Professor of Biblical Literature and Languages at the Pacific Theological College, Suva, Republic of Fiji. Born and raised in Germany. Lived, worked and learned in South Africa (1987–1998), England (2001–2009) and Fiji (1998–2001 and again since 2010).
I teach Russian language, literature, and culture at Williams College, and my research focuses on performance–construed in the broadest possible sense–in Russian culture. I’ve published on topics ranging from early Soviet show trials to the cult of personality surrounding Vladimir Putin.
Literary criticism, literary theory, philosophy of literature, Rhetorics, anthropology of literature, styilistics. Mikhail Bakhtin, Russian Formalists, Giambattista Vico
The cover image above shows a black and white sketch drawing of a building exterior, a “proposal for ramped entry” to a court house building in North Carolina drawn by disabled architect Ronald Mace in 1980. The building’s entry has two steps to its glass doors, but a ramp to the side facilitates entry to the same doors by wheels. Two people stand in apparent conversation in front of the doors, their bodies arranged in similar manner to the building’s vertical geometries: columns flanking the doors, as well as serving as aesthetic elements at the upper level. This design was unbuilt. Like the sketch, my work focuses on the relationship between bodies and built environments. I am assistant professor of Medicine, Health, & Society, affiliated faculty in Women’s and Gender Studies, and director of the Mapping Access project and Critical Design Lab at Vanderbilt University. My interdisciplinary scholarship focuses on the historical and ethnographic study of bodies and built environments, applying frameworks from critical and crip disability studies, feminist technoscience studies, and critical design studies. My first book, Building Access: Universal Design and the Politics of Disability, studied the twentieth century shift from design for the average user to design for non-average users culminating in the movement toward Universal Design. My second book project, Enlivened City: public bodies, healthy spaces, livable worlds, examines the biopolitics of global livable cities design. I also direct Mapping Access, a participatory data collection and mapping project focused on promoting accessibility in built environments. Finally, I am a certified permaculture designer working at the intersections of food justice, sustainability, and urban development.
I am an assistant professor in the Department of English at Oklahoma State University. My research uses an interdisciplinary approach to digital-visual rhetorics, cultural rhetorics, embodiment, rhetorics of activism and art, digital writing and technology use, and pedagogy. I have published or have forthcoming work in edited collections and journals, including College Composition and Communication, Computers and Composition, Feminist Teacher, Enculturation, Visual Culture and Gender, and The Journal of American Culture. I have also been involved with a number of (art) activist projects: PACT (Public Action for Today), The Cradle Project, One Million Bones, and #midwesthungeris.
After living on St. Thomas, in the U.S. Virgin Islands for five years, Brianna relocated to the Pacific Northwest in February 2015. In the spirit of civilization and maturity, Brianna then rejoined the corporate world as a proposal and marketing writer for a technology solutions company until late 2015. She left the corporate world after realizing it’s not all it’s cracked up to be, focusing her time and energy on completing her doctoral work and relaunching her business. Brianna graduated with her PhD in Creative Writing in July 2017. She currently offers writing, editing, and marketing services through her marketing and communications consulting company, BJG Consulting, LLC full-time. Brianna also reads and reviews books for new and established authors. She typically specializes in Young Adult (YA) fiction, science fiction, fantasy, female-centric and feminist literature, family themes, and academic pieces, but is open to all queries. Brianna’s research interests include feminist theory in literature, teaching Standard English composition to English-dialect speakers, bridging culture gaps between texts and students, bridging the communication divide between professors and students, teaching composition using novels, and effective pedagogy for teaching English composition.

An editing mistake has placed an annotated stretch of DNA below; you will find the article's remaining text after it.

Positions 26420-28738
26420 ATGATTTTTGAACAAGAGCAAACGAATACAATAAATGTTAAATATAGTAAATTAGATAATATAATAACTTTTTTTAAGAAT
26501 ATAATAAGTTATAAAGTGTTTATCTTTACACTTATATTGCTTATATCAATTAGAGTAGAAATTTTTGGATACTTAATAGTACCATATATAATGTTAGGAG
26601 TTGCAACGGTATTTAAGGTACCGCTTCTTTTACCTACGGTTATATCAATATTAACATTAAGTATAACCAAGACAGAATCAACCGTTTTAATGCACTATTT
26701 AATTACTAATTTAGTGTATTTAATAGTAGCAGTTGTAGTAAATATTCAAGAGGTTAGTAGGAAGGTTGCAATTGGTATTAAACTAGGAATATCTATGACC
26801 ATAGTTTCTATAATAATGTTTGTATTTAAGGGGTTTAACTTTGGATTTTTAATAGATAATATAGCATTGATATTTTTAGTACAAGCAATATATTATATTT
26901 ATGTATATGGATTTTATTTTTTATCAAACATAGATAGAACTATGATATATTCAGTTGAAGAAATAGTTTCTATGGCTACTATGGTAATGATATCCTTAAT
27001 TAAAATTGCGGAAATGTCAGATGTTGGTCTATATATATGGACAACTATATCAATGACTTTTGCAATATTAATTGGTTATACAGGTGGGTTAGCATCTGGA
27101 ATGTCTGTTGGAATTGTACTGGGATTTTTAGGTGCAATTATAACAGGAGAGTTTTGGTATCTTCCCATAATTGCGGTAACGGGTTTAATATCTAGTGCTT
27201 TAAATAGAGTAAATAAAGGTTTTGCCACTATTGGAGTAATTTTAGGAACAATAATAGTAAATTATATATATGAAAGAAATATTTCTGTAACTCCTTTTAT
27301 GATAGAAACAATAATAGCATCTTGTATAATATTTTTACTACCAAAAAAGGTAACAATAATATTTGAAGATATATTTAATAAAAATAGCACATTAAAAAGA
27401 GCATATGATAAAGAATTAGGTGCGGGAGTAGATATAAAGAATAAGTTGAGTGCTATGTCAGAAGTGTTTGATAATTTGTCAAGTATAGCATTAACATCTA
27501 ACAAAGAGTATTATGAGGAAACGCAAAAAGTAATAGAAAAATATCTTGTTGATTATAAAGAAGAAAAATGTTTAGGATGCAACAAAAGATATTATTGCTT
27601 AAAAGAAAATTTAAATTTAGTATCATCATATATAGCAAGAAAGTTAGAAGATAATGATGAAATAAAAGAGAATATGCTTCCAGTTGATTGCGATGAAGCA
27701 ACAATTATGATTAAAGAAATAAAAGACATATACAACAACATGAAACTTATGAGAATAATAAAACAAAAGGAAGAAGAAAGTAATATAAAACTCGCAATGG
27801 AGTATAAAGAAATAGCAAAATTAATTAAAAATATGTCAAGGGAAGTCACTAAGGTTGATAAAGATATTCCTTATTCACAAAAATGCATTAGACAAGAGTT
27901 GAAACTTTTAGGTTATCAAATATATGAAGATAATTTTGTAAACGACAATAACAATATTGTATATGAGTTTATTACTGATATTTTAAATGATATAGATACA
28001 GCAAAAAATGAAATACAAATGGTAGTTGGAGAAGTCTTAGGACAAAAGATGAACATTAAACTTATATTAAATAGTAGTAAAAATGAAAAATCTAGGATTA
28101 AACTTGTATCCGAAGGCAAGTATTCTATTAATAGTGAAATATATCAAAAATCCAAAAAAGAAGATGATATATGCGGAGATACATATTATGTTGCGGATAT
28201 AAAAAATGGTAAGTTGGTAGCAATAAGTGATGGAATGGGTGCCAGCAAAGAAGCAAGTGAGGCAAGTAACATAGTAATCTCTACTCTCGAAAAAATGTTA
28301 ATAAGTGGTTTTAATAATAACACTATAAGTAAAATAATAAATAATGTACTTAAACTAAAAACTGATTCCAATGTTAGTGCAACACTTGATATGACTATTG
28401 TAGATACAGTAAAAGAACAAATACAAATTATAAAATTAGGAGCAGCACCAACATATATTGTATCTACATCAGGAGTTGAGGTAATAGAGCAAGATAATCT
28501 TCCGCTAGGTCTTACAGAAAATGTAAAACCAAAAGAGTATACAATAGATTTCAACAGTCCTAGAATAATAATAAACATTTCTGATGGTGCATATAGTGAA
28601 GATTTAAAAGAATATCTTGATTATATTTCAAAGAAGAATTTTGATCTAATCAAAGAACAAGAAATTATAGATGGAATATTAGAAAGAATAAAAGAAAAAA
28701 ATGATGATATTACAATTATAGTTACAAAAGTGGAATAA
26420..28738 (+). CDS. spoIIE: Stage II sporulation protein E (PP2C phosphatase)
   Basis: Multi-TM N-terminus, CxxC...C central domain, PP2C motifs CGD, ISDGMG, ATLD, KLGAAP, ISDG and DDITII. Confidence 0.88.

Nineteenth-Century British Literature Interdisciplinary Studies Coming-of-Age Literature Children’s and Young Adult Literature Literature and Culture Romanticism Victorianism The Long Nineteenth Century Women’s and Gender Studies Women’s Literature
An aspiring minimalist, I do all the things! My many roles constellate within a clarifying praxis of supporting creative vision. I teach writing and rhetoric with an emphasis in digital multimodality. I enjoy making short films as digital scholarship. My book on all of this is due out later this year from the #writing series, Colorado State University Open Press. I’ve listed my disciplinary identitification @ Left. Thankfully, the field in which I identify my presence, Rhetoric and Composition, is gloriously capacious. Within the field, I’ve found ways of engaging a range of studies and practices that invite me to explore my interests in:
- Digital Media
- DIY Digital Filmmaking
- Visual Rhetoric
- Writing Program Administration
Digital Scholarship Editor, Brown University; and general editor of the book series Visual and Material Culture, 1300-1700 published by Amsterdam University Press.